The toll of JPMorgan Chase’s relentless lawbreaking under Chairman and CEO Jamie Dimon may finally be getting real for shareholders.
According to the bank’s third-quarter financial results, released Friday morning, its litigation expenses of more than $9 billion (pretax) more than wiped out its third-quarter profits -- and then some. The bank booked a loss of $380 million. In the year-earlier quarter it made a profit of $5.7 billion.
More hits from legal and regulatory problems are coming. Federal regulators are seeking a settlement over JPM’s misdeeds in the mortgage market that could be as high as $11 billion. The bank’s 2012 annual report listed legal exposure in no fewer than 19 categories, including the mortgage mess, alleged manipulation of international interest rates, involvement in the Bernie Madoff ponzi scheme, an allegedly fraudulent bond deal involving the city of Milan, Italy, and Morgan’s manipulation of the California electricity market, which I’ve documented here and here.
Federal energy regulators let the bank off with a fine that looks like a big number but really amounts to chump change for the big bank, as I observed at the time. But federal prosecutors in New York are now looking into whether Morgan employees criminally obstructed the regulators’ investigation.
And that’s not even counting the $6 billion the bank lost in poorly supervised trading in its London office, the so called “London whale” debacle. The bank last month agreed to pay nearly $1 billion in regulatory fines in connection with the episode, which Dimon dismissed when it first surfaced as “a complete tempest in a teapot.”
As the Wall Street Journal observed in May, “No large U.S. bank is operating under more regulatory sanctions” than JPM. So Dimon’s reign at JPM should be coming to an end, right?
Of course not. I’m only funnin’ ya. Dimon’s position as chairman and CEO looks more secure than ever. He easily fended off an attempt at this year’s annual meeting to force him to give up one of the two posts.
It’s not hard to see why. The bank’s shares have risen more than 61% since he became CEO in 2006--22% this year alone. This quarter’s loss is the bank’s first under Dimon. His admirers are already saying that it’s no big deal -- a one-time charge, nothing to see here, move along.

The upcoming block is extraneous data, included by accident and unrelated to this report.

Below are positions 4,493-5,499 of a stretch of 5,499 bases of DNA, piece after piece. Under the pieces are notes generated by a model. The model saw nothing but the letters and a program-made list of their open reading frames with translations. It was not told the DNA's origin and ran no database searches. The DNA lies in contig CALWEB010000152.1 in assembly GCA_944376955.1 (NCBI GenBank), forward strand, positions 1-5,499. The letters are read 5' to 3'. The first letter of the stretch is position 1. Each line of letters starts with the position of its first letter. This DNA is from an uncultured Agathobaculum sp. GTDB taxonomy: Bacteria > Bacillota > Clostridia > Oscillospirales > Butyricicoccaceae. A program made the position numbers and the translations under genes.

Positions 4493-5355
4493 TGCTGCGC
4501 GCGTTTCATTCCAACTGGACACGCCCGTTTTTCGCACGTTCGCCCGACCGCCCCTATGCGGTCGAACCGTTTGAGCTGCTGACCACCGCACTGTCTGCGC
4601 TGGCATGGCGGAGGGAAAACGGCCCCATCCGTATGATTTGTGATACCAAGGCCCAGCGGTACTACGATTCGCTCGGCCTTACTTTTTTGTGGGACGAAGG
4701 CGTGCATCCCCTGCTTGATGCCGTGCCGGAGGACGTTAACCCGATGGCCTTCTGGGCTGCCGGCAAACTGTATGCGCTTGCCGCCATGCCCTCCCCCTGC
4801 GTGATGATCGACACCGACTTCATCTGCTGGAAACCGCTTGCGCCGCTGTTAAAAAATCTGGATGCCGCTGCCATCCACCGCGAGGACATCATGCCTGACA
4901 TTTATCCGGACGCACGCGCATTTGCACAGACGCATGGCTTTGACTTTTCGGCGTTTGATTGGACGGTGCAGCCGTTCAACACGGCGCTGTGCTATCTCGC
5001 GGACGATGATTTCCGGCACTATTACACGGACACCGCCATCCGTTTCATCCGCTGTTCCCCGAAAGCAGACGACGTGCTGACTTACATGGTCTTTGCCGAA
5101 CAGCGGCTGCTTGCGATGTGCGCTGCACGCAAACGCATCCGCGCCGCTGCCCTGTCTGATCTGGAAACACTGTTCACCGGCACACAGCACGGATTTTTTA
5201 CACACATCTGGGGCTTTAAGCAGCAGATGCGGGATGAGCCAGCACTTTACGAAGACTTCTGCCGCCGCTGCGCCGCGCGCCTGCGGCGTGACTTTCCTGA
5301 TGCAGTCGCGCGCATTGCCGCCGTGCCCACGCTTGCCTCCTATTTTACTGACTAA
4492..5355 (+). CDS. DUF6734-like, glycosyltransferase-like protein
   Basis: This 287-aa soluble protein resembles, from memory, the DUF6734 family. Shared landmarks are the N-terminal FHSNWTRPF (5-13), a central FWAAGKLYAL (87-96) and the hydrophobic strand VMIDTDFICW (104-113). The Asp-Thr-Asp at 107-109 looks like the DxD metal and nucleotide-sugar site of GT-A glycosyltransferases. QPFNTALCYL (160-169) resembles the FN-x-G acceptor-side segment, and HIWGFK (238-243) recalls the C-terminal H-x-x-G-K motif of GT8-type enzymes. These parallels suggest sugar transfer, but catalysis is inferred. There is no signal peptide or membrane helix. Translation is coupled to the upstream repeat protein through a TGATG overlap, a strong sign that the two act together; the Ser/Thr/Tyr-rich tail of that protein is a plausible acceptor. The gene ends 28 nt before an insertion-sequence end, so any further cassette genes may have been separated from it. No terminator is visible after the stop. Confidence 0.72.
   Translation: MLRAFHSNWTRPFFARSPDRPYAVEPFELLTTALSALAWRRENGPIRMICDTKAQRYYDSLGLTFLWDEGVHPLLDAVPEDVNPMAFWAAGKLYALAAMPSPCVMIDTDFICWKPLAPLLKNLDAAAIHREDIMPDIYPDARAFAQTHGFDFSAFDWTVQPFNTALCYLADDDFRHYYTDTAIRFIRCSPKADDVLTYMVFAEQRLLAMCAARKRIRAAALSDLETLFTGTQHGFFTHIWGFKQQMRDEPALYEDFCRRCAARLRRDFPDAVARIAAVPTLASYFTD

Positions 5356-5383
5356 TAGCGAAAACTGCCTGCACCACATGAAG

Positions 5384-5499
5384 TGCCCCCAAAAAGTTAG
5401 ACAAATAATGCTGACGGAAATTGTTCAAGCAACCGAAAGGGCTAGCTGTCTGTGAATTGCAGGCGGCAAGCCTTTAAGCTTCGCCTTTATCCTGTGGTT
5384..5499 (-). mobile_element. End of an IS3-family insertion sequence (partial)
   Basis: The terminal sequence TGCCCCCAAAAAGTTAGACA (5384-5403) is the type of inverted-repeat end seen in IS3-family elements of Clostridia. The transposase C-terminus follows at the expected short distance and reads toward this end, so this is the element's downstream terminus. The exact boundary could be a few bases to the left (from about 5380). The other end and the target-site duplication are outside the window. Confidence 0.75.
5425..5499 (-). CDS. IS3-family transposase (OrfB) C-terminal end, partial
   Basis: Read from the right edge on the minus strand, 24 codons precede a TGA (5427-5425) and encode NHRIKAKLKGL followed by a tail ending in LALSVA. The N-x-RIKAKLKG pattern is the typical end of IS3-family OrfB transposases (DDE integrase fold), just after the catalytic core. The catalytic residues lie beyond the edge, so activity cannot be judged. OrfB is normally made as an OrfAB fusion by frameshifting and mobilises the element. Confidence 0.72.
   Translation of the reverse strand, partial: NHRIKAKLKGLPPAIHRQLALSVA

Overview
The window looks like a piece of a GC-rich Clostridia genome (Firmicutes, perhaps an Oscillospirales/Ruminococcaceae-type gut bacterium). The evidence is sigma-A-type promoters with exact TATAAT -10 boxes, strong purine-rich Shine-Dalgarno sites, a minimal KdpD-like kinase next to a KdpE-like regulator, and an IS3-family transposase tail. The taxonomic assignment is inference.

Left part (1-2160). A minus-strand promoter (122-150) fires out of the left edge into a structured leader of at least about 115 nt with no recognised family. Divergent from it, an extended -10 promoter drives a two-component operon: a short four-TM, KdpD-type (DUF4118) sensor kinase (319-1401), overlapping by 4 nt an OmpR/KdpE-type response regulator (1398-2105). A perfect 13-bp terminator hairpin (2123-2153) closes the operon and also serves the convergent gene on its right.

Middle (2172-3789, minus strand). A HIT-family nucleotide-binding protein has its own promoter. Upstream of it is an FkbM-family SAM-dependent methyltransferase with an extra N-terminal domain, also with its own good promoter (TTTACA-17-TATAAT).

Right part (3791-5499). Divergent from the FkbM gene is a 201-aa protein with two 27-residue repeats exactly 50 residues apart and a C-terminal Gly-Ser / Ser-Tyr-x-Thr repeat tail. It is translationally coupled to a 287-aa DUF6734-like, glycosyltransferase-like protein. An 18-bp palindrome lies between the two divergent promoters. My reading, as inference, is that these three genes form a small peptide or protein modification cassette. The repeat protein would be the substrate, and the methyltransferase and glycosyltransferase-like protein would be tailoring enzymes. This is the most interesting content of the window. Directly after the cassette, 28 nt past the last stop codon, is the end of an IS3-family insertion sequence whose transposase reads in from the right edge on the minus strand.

Yet Dimon’s JPMorgan has been at the center of pretty much every crisis-making scandal that has afflicted the international financial system over the last decade. There’s obviously something wrong when a bank can profit from this sort of chicanery and fraud and the ringleader gets lionized for it. (You won’t hear a discouraging word about Dimon from his claque at CNBC.)
Dimon hasn’t merely presided over this lawbreaking; he’s done almost nothing about it. No shakeup of management. Almost no changes in JPM’s board.
The problem raised by the Dimon case isn’t managerial so much as regulatory. Dimon’s continuing role is the harvest of a disciplinary system that punishes white-collar crime by exacting corporate fines, not personal responsibility. A chief executive sensitive to his moral and practical responsibility for JPMorgan’s record would voluntarily step down.
Since no one expects Dimon to do so, it’s up to the authorities to force the issue. But that approach has been off the table for years, and the harvest is JPMorgan, the outlaw. As experts in white-collar crime have pointed out repeatedly -- every time a company like JPMorgan pays a few millions, or even hundreds of millions, to paper over its misdeed -- corporate fines have no deterrent effect whatsoever.
Leaving aside that they’re always a fraction of the real costs that corporate wrongdoing imposes on customers and the general public, they impose the cost of wrongdoing on shareholders, not the responsible executives. They send a signal to all corporate executives that prosecution for fraud is just a business expense; since the potential profits from fraud are so great, why not take a flyer?
That’s been the ethos at JPMorgan under Jamie Dimon. The record shows that as long as he’s in place, more scandal will ensue. As long as he’s in place, we’ll all be paying.